How A Company That Trains Elite Athletes Could Help You Reach Peak Office Performance

Corporate wellness programs often fail, despite good intentions. Could taking some inspiration from how elite athletes are trained help improve workers’ health and productivity?

When the Seahawks and Broncos faced off in the Super Bowl on Sunday, a handful of players on both teams had at least one thing it common: they had trained at the elite workout facilities of a company called Athletes Performance.


Fast Company named Athletes’ Performance as one of our Most Innovative Companies of 2011 for its high-tech and scientific training regimens for pro athletes, ranging from prepping college football recruits for the NFL’s annual week-long recruiting bootcamp to helping Olympians who will appear in Sochi this month reach their peak performance. The firm also works on military bases with elite troops like Navy SEALs.

Now after a recent rebranding to the name Exos, the “human performance company” is aiming more and more to apply the lessons it’s learned working with the peak specimens of our species to an entirely different world that tends to be far from its physical prime: Improving the health, wellness, and productivity of corporate workers.

Corporate wellness programs are growing in popularity as companies seek to both reduce health care costs and squeeze higher productivity from employees. But such programs can be a minefield for businesses to navigate. It’s not easy to keep employees participating and, while promises from providers in this market are high, results can be mixed.

“It’s a heavily polluted industry,” says Exos CEO Dan Burns. “A lot of programs have put out solutions that have not lived up to their promises. There’s a lot of skepticism out there.”

Exos, based in Phoenix Tempe, Arizona, aims to do it differently based by focusing on prevention and outcomes rather than disease management. Working with customers such as Intel, Google and Walgreens for the last few years, the company thinks it has evidence that its approach works. “What athletes need as a human system is not different than the general population,” Burns says.

When Exos works with athletes, the company goes through a process of evaluating each player’s needs and developing a personalized plan that includes elements of nutrition, movement, mindset, and recovery. It uses technology to help develop and track these personalized plans, such as wearable sensors in practice jerseys, and employs behavioral scientists to boost motivation and focus. For the military, which pours money into training its elite forces, Exos claims to have reduced injuries by 70%.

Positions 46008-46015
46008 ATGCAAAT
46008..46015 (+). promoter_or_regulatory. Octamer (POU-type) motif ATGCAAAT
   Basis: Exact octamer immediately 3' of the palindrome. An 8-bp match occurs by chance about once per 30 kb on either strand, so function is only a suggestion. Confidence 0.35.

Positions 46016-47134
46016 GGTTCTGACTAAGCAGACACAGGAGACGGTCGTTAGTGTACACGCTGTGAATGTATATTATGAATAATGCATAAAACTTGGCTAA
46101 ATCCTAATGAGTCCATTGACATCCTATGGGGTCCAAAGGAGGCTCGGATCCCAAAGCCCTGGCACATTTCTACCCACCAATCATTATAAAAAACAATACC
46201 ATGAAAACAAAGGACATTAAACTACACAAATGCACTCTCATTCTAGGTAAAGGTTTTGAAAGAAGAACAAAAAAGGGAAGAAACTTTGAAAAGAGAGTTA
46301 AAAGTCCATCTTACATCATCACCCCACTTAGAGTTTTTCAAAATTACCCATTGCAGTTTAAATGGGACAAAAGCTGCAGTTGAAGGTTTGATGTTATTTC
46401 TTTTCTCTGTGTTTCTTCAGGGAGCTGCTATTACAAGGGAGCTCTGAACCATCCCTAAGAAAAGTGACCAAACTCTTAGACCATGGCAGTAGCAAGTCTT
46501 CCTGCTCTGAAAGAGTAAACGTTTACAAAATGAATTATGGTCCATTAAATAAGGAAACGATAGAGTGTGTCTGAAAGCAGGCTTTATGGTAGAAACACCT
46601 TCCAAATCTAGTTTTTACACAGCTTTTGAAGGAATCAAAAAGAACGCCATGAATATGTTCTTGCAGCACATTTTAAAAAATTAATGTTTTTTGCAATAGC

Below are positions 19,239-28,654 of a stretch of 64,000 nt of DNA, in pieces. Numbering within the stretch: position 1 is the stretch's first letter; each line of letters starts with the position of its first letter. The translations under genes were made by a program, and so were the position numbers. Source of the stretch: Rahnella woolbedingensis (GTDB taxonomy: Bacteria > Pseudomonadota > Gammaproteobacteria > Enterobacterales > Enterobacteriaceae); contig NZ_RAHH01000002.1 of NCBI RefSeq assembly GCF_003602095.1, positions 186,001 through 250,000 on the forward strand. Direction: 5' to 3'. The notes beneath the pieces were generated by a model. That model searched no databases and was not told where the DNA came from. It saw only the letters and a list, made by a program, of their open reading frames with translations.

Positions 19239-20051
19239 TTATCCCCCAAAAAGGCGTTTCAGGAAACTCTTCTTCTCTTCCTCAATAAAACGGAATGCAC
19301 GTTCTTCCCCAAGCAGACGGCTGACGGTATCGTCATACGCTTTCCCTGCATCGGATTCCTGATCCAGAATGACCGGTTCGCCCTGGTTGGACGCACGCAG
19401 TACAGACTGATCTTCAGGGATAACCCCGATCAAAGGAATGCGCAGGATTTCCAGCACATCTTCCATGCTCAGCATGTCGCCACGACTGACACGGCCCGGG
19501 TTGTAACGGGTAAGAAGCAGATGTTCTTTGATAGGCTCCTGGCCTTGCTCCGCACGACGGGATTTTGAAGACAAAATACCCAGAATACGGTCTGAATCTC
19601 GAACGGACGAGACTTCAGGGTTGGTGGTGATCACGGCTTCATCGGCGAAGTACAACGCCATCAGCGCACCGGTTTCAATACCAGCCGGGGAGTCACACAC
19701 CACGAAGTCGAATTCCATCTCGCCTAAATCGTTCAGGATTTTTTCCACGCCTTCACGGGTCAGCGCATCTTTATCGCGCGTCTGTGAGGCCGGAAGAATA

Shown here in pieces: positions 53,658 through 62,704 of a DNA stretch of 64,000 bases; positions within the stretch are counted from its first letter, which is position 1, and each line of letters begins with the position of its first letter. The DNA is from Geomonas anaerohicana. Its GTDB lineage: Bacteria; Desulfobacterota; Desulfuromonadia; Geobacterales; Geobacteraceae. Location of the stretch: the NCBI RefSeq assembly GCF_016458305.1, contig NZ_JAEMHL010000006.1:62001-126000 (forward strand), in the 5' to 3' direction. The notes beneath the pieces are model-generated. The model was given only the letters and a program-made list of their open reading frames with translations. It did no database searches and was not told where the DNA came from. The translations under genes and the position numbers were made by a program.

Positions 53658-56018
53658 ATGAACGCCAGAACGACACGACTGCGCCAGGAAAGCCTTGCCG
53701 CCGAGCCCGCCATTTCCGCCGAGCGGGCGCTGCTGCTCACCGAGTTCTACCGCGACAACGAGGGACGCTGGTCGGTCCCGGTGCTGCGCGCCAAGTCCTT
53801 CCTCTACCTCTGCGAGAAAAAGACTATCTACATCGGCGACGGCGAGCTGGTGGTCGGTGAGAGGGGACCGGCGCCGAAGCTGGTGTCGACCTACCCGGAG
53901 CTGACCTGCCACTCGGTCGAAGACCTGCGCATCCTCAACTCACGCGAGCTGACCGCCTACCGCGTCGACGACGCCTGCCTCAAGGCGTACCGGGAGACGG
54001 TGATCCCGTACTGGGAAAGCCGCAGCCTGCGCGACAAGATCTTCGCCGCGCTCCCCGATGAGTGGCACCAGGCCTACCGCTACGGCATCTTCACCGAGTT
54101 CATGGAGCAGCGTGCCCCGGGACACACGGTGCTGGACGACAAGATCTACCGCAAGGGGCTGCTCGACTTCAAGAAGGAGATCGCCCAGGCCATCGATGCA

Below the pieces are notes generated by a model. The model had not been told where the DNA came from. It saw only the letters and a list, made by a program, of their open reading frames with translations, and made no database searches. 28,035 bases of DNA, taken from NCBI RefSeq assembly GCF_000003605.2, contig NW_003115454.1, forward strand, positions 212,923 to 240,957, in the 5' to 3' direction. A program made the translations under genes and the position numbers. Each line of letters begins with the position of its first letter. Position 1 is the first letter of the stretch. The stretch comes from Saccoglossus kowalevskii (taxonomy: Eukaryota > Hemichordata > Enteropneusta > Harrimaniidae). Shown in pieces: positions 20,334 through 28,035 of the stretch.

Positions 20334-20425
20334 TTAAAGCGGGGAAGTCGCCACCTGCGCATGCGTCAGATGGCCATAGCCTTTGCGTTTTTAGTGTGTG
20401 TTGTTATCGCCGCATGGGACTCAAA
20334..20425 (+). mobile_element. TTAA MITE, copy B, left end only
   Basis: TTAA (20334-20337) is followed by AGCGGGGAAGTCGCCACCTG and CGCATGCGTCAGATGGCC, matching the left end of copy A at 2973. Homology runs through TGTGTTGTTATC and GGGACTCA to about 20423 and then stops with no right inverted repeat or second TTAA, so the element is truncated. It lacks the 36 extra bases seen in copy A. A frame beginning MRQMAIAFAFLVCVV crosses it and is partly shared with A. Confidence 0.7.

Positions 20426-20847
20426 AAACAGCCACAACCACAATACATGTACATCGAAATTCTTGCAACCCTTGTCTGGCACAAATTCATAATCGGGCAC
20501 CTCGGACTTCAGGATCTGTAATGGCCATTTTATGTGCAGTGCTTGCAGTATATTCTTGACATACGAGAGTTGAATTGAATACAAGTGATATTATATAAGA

Its work in the corporate wellness world yields similar results. An example is a 14-week trial with Intel and researchers at Arizona State University to compare the Exos program to Intel’s existing wellness initiatives conducted in 2010.

Intel workers in the Exos program were given an initial assessment that identified their limiting factors–whether they were mental or physical–that inhibited them from achieving their goals. They then received different sets of exercises to work through, attending training sessions two to three times a week and meeting with coaches and nutritional experts. The trial showed such major fitness and health improvements that Intel now uses Exos’s programs and fitness facilities deployed at 17 of its U.S. work sites. Exos runs the fitness centers, where machines like treadmills can be easily programed to run personalized workouts based on each worker’s goals.

Of course, this sort of training costs money, and not every Fortune 500 company is spending on initiatives like this yet. But Burns think the potential is there, especially as companies try to achieve more productivity from their workers–health often plays an unseen but vital role at getting office workers to their peak performance. Burns also finds that employees will stick with the work when they also have “skin in the game,” paying a gym membership fee, for example, rather than simply responding to temporary incentives or mandates from their employer.

“Most people who participate in corporate wellness programs today are already in a fit state,” says Burns. “The [return on investment] are in the those in the middle–in targeted intervention aimed at prevention.”

About the author

Jessica Leber is a staff editor and writer for Fast Company's Co.Exist. Previously, she was a business reporter for MIT’s Technology Review and an environmental reporter at ClimateWire.